Subtitled “Two Poems in Dedication,” it is also dedicated to Heaney’s wife, Mary. This double dedication is the first indication of its self-awareness as a poetic act. It would not be unexpected for the reader to presume that the “she” in the first section is Mary both because of this dedication, and because of the poem’s imagistic intimacy. There is first in the poem a “sunlit absence” (1), but this absence is filled with leftovers of human action, “the helmeted pump in they yard” where “water honeyed / in the slung bucket” (2-5). Somebody—the “her” that first appears in line 10, presumably—has set the bucket under the faucet after using it. Some of the water originally poured for use remains. These leftovers signify both the work that has been done, and the absence of the worker. The sun which lights the absence also stands as a signifier of passing time. It hangs in the sky like a hung skillet cools against the wall after use (6-8). In line 9, Heaney makes a startling metaphor out of the wall the skillet is hung on. He calls it the “long afternoon.” As the skillet is the sun, the wall is the sky it moves across while it cools after the height of noonday heat. The noonday heat is the use of the skillet during daily work. Heaney’s larger metaphor connects the passage time in the workday with the work that is done during the day. It is a sparse, but tightly wound metaphor.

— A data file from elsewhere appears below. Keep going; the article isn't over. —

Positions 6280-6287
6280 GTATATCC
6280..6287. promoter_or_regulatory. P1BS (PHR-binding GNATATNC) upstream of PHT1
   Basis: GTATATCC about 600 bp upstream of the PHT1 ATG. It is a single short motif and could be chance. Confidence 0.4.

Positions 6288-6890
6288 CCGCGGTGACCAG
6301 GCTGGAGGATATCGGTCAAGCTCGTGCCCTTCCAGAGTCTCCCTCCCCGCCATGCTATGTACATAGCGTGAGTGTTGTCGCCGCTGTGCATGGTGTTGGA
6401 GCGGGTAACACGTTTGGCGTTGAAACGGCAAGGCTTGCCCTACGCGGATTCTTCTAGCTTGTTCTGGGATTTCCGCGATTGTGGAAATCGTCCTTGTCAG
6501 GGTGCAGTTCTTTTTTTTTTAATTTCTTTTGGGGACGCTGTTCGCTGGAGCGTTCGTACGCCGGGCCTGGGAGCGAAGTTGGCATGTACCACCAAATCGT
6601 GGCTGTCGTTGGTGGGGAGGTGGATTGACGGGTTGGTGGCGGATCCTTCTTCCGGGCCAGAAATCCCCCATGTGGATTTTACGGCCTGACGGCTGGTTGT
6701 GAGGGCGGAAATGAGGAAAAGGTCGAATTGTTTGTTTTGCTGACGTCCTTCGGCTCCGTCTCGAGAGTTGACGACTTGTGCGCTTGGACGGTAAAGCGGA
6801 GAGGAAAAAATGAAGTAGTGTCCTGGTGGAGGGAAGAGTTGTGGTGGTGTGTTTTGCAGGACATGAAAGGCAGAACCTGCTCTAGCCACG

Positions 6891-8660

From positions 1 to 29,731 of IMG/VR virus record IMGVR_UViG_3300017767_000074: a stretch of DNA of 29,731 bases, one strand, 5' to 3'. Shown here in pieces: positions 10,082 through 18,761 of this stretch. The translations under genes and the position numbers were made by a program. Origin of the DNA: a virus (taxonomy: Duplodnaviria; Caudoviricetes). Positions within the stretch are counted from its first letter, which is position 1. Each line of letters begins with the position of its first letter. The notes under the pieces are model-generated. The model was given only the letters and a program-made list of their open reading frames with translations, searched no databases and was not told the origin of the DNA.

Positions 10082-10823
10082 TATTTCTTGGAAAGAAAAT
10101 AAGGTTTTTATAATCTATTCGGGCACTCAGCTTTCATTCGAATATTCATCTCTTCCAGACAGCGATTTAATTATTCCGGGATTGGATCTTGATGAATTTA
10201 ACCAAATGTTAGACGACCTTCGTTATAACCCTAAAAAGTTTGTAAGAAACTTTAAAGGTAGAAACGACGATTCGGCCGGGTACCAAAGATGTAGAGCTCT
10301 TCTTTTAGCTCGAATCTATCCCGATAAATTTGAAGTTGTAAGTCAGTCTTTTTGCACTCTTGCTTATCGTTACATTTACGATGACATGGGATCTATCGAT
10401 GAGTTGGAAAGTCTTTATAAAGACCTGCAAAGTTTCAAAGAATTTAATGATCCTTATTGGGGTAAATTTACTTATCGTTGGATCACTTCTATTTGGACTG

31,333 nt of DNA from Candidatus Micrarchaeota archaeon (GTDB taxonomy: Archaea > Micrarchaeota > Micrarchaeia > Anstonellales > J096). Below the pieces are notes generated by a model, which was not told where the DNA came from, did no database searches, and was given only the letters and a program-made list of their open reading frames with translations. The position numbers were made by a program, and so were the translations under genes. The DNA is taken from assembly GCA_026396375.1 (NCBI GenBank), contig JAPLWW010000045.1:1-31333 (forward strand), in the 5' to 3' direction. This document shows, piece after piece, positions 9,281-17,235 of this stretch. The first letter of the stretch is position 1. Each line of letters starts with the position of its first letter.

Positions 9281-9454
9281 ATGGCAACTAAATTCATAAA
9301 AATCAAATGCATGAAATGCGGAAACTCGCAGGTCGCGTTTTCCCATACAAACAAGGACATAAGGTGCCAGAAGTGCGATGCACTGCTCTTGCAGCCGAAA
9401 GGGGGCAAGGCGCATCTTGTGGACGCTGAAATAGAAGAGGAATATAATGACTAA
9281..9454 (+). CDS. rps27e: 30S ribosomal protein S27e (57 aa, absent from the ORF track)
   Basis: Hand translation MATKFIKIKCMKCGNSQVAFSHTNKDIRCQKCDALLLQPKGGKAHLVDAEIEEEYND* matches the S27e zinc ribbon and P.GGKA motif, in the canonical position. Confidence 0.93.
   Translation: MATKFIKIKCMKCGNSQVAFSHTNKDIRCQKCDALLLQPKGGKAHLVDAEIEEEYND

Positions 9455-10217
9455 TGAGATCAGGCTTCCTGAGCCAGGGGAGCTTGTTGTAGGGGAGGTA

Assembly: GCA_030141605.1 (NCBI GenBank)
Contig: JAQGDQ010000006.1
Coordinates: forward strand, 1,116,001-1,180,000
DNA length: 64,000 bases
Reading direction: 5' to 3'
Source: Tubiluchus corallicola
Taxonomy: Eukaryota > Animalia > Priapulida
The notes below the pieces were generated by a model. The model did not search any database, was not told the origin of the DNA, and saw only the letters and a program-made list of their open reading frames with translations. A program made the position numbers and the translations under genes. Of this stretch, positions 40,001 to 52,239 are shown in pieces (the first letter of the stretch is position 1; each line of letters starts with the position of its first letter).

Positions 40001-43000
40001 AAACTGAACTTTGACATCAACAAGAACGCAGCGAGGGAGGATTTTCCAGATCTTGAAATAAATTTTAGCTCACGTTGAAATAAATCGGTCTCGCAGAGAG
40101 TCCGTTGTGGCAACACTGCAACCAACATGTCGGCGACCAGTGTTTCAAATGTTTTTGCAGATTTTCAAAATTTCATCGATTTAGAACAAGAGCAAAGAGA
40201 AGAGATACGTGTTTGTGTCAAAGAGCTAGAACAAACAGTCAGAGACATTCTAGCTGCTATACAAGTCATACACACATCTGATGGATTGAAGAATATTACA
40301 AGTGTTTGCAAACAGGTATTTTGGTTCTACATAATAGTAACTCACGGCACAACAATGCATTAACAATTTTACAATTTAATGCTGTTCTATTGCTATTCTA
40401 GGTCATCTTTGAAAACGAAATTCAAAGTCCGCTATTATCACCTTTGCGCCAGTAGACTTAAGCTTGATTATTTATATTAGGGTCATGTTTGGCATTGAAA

Heaney then moves indoors to the only person in the poem, whose absence has been pondered in the first part—a household matron at work about the house. After things have cooled some, she spends time baking, the oven rekindling the heat of the day as the scones rise. Again there is the image of passing time: “the ticking of two clocks” and rising scones (23-24). Again, the image is related to the work accomplished during the day. The tasks are the passing of time itself. Heaney invokes absence once more: “here is a space / again” (22-23). This time, however, it is the absence of action. It is waiting, a rest and Sabbath, similar to the rest of the skillet on the wall or the sun in the sky after a period of intense heat, intense work. While she waits, there is the evidence of work on her: whitened nails from the flour and “measling shins” from the heat of the stove (21). The intertwining here, between worker and work, evidence of each other left on both (c.f., the bucket left under the faucet with unused water in it) is similar to the intertwining of time and daily work. Both metaphors are connected in the various absences of the poem. It is in these absences that love lies. This is clinched by the last stanza, an image of a used tool: